The International Monetary Fund said on Thursday that Somalia’s imports must grow by about a quarter over the next three years to support a recovering economy. Imports are expected to grow to $4.32 billion by 2017 from $3.48 billion last year.
Rogerio Zandamela, the IMF mission chief for Somalia said the increase will pile pressure on the current account deficit, adding to other “sizable challenges” that include addressing the lack of security and poor governance and instilling fiscal discipline.
The country mainly exports livestock to the Gulf and imports food from neighbors. It is ineligible to borrow from the IMF because of arrears that make up most of its $5.3 billion external debt.
Economic growth is expected to accelerate to 3.4 percent next year and 4.3 percent in 2017, compared with 2.7 percent this year, the IMF said. Growth has been held back by slowing remittances and insecurity, Zandamela said.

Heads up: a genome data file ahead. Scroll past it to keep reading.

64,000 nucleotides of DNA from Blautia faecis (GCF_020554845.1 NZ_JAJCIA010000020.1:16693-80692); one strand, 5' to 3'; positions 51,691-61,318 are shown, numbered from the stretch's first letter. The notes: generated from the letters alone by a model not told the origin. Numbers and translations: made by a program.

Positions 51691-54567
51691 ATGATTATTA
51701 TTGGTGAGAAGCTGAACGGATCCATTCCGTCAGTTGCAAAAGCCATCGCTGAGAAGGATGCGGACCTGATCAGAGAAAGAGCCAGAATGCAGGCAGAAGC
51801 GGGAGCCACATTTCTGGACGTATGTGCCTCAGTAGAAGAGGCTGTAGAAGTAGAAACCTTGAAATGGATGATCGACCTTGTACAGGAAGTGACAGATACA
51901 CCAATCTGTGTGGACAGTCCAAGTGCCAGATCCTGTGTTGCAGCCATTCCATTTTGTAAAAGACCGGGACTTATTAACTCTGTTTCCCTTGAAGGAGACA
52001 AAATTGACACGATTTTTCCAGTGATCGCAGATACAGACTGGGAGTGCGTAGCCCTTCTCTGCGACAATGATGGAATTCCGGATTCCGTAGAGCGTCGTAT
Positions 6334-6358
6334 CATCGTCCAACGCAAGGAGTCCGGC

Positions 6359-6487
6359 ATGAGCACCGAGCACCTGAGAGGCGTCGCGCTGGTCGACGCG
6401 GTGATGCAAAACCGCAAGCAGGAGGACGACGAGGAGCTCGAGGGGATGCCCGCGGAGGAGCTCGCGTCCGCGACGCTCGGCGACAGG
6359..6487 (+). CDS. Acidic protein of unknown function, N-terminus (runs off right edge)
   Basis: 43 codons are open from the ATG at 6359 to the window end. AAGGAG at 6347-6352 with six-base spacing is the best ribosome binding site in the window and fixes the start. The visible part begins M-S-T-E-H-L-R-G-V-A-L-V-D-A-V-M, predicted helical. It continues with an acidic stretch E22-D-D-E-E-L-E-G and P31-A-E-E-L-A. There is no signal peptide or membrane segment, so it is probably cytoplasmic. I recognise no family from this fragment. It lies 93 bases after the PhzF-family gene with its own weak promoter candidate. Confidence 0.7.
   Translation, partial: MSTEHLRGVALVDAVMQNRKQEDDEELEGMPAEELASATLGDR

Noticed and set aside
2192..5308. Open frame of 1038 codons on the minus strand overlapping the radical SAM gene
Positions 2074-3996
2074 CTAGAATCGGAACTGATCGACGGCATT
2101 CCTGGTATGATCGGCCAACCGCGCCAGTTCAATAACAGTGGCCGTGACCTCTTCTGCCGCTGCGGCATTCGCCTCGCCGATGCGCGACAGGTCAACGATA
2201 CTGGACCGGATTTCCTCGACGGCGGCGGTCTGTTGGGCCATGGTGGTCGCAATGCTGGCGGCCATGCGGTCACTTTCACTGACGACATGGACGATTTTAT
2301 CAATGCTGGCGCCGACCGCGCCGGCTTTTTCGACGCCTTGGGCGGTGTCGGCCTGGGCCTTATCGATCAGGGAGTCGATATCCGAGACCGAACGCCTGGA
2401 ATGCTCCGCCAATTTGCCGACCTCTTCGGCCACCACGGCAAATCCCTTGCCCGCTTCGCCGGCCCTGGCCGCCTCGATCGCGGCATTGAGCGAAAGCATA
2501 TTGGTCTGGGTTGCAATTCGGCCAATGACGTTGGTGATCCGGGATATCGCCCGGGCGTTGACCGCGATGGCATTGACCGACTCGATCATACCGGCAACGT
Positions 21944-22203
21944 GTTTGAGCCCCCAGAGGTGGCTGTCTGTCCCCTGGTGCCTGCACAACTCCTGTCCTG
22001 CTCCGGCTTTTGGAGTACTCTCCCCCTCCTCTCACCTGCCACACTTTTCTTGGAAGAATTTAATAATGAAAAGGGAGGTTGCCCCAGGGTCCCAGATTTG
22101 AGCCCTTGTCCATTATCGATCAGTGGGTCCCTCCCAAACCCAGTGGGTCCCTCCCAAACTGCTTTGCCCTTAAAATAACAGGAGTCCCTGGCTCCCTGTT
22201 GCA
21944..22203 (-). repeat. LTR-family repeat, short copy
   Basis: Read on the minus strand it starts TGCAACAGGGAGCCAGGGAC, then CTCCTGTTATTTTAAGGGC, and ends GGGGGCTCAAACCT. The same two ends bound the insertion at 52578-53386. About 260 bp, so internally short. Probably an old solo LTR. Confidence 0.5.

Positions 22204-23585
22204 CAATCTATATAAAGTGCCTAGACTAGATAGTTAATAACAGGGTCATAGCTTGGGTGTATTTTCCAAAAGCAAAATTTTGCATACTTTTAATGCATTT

In its first review of Somalia’s economy in a generation, the International Monetary Fund says that the country had made significant progress since it resumed relations with the international community. But Somalia’s situation remains very fragile, and international support will be vital to rebuild institutions and restore normalcy, the report says.
Rogerio Zandamela said: “Humanitarian and social conditions in Somalia are among the most daunting in the world. Close to 4 million people—nearly a third of the population—are in need of food assistance. Infant mortality is more than one in ten, and life expectancy is about 51 years. Moreover, according to the UNDP, an estimated 73 percent of Somalis live below the poverty line of $2 a day”.